Begun in 312 BC, the Appian Way is perhaps the most famous Roman road of all. It was wide enough for two carts to pass in opposite directions or for five soldiers to march side by side. Building the Appian Way was a massive undertaking, but the excellent craftsmanship of the road was apparent for centuries.
Ancient Rome was famous for many things, many of them big and flashy. Gladiators, triumphs, and emperors often spring to mind, but perhaps Rome’s most enduring contribution to history is more humble: their roads (which all led back to Rome), a vast, interconnected network spanning as many as 322.000 km at its maximum.
The huge Roman aqueduct built in Segovia, Spain, by the Roman Emperor Trajan (AD 98-117).
One of the best preserved Roman engineering works, the structure was constructed from approximately 24,000 dark colored Guadarrama granite blocks without the use of mortar. The above ground part is 2,388 feet long. And it consists of approximately 165 arches that are more than 30 feet in height.
Roman baths, used for both socializing and cleaning, were a marvel of engineering. The water was heated by the fire lit under the pool and the hot air was circulated between the walls of the bath; so that both the water temperature and the temperature of the building would remain constant. The water used in the Roman baths was generally carried from the water source to the bath with the help of aqueducts.
The dirty water coming out of the baths had a function. These dirty waters were drained from the canal and used to clean the dirty canals of the latrinas (Public Toilet) next to the baths.
For the Romans, these baths were an important part of daily life. They would go every day and stay for a few hours. The wealthy Romans used to come with their slaves. The slaves brought in usually took on the task of carrying towels and drinks. Before bathing in Roman baths, sports exercises were done. Running, weight lifting and wrestling are examples of these. After the exercises, the servants would smear their masters with oil and then scrape off the oil with the help of a board or bone. In this way, great dirt would be removed.
In the Roman bath, body cleaning was done with an apparatus called strigilis. With this apparatus, sweat, sand and dust sticking to the body were removed, and then the body was lubricated in the area called aleipterion.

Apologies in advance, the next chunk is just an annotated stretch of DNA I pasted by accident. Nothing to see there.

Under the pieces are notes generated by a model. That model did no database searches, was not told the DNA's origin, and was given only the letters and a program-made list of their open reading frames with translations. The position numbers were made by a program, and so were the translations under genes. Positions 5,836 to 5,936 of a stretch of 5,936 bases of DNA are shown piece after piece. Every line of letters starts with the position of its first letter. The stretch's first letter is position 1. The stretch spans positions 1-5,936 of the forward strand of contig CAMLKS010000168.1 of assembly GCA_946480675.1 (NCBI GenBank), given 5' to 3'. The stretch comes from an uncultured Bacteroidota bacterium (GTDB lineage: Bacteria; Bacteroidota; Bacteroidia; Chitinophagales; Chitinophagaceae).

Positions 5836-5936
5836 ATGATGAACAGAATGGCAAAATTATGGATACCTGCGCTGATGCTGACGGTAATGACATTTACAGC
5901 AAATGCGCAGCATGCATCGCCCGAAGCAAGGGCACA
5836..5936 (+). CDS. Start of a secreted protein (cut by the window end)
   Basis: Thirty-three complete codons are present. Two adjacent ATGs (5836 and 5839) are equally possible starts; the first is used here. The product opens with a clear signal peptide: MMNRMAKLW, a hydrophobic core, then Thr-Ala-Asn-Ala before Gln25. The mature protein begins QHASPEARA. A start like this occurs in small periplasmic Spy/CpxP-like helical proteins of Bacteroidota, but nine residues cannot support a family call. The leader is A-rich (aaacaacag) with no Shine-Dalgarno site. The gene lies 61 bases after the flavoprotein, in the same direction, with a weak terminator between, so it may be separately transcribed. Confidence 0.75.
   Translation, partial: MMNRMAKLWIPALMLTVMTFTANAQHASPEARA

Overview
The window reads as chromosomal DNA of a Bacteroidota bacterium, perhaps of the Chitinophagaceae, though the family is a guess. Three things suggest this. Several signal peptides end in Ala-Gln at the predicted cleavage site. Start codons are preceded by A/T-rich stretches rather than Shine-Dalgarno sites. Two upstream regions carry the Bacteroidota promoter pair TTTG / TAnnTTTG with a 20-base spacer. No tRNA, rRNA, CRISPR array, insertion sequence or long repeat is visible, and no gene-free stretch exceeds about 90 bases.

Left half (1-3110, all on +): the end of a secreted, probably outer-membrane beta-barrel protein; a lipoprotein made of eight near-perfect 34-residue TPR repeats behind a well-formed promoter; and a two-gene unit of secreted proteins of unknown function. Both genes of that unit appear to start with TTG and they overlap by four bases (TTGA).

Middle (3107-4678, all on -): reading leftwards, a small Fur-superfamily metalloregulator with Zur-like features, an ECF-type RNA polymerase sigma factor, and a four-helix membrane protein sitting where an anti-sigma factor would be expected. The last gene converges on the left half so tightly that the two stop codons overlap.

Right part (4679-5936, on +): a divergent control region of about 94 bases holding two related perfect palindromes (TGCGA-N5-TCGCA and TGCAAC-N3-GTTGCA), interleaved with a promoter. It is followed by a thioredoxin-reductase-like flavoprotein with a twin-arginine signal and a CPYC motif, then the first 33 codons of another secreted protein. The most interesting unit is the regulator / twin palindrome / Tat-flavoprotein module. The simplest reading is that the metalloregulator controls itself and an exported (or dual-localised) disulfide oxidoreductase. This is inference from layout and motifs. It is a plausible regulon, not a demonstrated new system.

Roman baths were also present inside various palaces or castles. The Romans used the same name (Thermae) for them as well. The design of the baths is mentioned a lot on Vitruvius’ De architectura.
Since the limits of socialization were exceeded in some baths and there were incidents such as prostitution, it was decided that women would enter the bath from morning to noon and men would enter the bath in the afternoon. So they were prevented from entering to baths together.
For example, Emperor Trajan forbade men and women to bathe together in the Ephesus Bath in 98 AD.
On the cusp of the Camargue National Park in the Provence-Alpes-Côte d’Azur region, Arles is a heady blast of Van Gogh nostalgia – the artist painted in excess of 200 works around this lovely Roman town. The stately amphitheatre, one of the largest in Roman times, is part of the reason for Arles’ Unesco World Heritage Site status. The twisting aluminium tower designed by Frank Gehry brings the city’s architecture bang up to date.
Today in Museum History —> On this day in 2008 – The Euphronios Krater is unveiled in Rome after being returned to Italy by the Metropolitan Museum of Art.
Here’s a picture of that beautiful Greek vase, created by Euphronios about 515 B.C.
The Euphronios Krater (or Sarpedon Krater) is an ancient Greek terra cotta calyx-krater, a bowl used for mixing wine with water. Created around the year 515 BC, it is the only complete example of the surviving 27 vases painted by the renowned Euphronios and is considered one of the finest Greek vase artifacts in existence. Part of the collection of the Metropolitan Museum of Art from 1972 to 2008, the vase was repatriated to Italy under an agreement negotiated in February 2006, and it is now in the collection of the Archaeological Museum of Cerveteri as part of a strategy of returning stolen works of art to their place of origin
Saturnalia was a lawless, drunken time in Rome where literally anything was okay. This was the original Purge, in which laws were suspended for a brief stretch of time. Saturn, the Roman god of agriculture, liberation and time, was celebrated at what is perhaps the most famous of the Roman festivals, the Saturnalia, It was a time of feasting, role reversals, free speech, gift-giving and revelry. (i.e.: gender-bending sex, drinking, telling people off, trading gifts and doing whatever you want).
After solstice, the darkest night of the year, the renewal of light and the coming of the new year was celebrated in the later Roman Empire at the Dies Natalis of Sol Invictus, the “Birthday of the Unconquerable Sun,” on December 25th.
Image: Saturnalia (1783) by Antoine Callet, showing his interpretation of what the Saturnalia might have looked like.